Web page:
In the last post, we created a simple, auto-generated HTML file named index.html. Let’s pick up where we left off and make a web app we can run on a local server.
First test: Hello World
For a first test to see the minimal code we can run, we’ll add some content to display. When we left our new index.html file in the last unit, it looked like the following.
Now edit this code to look like the following screen shot (pertinent content is highlighted with red outline).
Notice how the HTML IntelliSense and color coding extensions are working for you throughout. You might explore this more in future modules, but feel free to go ahead and experiment on your own. If you do, be sure to also try the auto-completion features.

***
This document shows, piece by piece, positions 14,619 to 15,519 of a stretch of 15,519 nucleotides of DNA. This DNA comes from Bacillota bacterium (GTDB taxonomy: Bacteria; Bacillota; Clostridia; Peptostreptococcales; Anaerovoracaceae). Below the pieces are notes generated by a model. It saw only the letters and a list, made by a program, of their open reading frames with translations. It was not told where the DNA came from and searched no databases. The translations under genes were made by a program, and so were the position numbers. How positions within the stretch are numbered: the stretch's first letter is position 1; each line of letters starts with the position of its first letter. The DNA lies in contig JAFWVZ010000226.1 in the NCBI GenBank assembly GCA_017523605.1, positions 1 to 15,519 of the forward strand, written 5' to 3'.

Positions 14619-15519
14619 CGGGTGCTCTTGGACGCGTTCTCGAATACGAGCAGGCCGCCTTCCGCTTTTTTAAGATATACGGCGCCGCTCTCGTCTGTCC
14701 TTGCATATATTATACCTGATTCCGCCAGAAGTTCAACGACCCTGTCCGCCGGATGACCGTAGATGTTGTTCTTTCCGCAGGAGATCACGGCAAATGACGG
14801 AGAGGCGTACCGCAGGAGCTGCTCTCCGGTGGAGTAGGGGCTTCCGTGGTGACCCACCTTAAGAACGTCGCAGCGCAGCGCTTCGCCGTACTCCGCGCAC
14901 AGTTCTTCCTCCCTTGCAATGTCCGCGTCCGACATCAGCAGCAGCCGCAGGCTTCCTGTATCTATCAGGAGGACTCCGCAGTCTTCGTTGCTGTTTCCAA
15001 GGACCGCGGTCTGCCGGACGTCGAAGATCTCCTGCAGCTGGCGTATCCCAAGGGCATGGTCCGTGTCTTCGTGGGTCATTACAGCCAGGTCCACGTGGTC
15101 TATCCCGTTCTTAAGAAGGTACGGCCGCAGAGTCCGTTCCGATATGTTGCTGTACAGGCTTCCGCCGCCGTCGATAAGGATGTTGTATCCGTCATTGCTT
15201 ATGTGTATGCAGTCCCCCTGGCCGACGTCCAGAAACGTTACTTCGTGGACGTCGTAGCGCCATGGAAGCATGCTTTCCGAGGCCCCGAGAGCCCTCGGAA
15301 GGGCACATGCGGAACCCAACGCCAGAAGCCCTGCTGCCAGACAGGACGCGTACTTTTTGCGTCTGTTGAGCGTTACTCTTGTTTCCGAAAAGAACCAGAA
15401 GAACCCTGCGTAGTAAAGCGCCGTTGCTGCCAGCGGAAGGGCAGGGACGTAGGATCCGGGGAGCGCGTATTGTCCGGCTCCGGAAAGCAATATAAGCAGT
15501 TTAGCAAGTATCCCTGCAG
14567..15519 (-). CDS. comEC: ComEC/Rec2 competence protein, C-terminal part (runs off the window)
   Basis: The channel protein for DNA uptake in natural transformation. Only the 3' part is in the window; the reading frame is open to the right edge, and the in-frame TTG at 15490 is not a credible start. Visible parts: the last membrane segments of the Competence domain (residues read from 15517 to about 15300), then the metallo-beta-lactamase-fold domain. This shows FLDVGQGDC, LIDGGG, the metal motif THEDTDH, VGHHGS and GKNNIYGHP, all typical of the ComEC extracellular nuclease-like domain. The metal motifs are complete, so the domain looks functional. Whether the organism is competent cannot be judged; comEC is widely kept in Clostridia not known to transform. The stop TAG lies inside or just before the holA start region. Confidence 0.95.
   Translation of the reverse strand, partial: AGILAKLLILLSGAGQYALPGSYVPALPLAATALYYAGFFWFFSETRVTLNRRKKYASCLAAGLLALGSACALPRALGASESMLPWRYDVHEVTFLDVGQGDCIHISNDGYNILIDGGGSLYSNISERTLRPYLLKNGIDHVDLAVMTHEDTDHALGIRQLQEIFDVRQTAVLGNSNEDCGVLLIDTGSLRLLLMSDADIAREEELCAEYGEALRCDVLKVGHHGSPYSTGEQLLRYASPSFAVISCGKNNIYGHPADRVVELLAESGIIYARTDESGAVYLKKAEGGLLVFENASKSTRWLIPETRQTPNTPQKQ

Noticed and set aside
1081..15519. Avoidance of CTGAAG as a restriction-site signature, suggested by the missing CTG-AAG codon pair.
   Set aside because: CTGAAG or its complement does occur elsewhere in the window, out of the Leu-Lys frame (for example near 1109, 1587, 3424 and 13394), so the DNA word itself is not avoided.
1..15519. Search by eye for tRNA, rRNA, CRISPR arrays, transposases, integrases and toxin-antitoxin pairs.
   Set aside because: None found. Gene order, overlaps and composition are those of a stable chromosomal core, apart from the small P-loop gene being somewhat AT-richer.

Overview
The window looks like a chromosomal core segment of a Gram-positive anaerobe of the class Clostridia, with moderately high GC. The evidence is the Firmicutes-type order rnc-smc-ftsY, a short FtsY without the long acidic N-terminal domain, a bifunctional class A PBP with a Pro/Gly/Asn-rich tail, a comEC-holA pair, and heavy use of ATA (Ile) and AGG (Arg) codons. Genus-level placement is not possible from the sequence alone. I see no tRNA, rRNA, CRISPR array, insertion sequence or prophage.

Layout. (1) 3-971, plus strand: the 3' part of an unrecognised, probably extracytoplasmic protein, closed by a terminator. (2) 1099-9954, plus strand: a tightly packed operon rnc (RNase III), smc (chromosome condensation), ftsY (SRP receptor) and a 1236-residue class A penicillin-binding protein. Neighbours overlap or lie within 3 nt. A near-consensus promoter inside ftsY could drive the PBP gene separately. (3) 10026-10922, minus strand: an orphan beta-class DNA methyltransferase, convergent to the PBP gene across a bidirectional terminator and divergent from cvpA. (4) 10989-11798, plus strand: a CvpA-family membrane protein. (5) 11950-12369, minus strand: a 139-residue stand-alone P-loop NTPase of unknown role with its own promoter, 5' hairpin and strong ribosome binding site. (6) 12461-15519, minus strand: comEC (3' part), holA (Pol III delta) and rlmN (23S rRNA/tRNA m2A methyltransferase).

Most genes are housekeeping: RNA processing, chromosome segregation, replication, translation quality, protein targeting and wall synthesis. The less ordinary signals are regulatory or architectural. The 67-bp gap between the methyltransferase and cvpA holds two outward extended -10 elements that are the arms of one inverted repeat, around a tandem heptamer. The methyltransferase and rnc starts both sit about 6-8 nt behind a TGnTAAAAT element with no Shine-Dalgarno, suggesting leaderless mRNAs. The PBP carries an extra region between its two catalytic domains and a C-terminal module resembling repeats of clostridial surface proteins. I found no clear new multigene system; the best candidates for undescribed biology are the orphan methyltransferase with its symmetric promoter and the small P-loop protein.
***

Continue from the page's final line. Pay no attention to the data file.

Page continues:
Publish the web page locally
Now it’s time to run the HTML locally. Select the GoLive icon in the bottom right status bar.
This will tell the Live Server extension we installed earlier to start up and launch your default web browser to serve up the content in the current file. You should see Hello World Test Page in the browser’s title bar and Hello, World! in a large heading font.
Congratulations! You’ve just served up your first web page. Of course, this is content only you can see, because it’s being served by a locally running web server (the Live Server extension). You’ll notice the web address is the IP address reserved for the local machine. If you want this web page to be available online, you’d need to deploy it to a web server connected to the internet. This is beyond the scope of this lesson module, but you can learn about it in other modules in this series.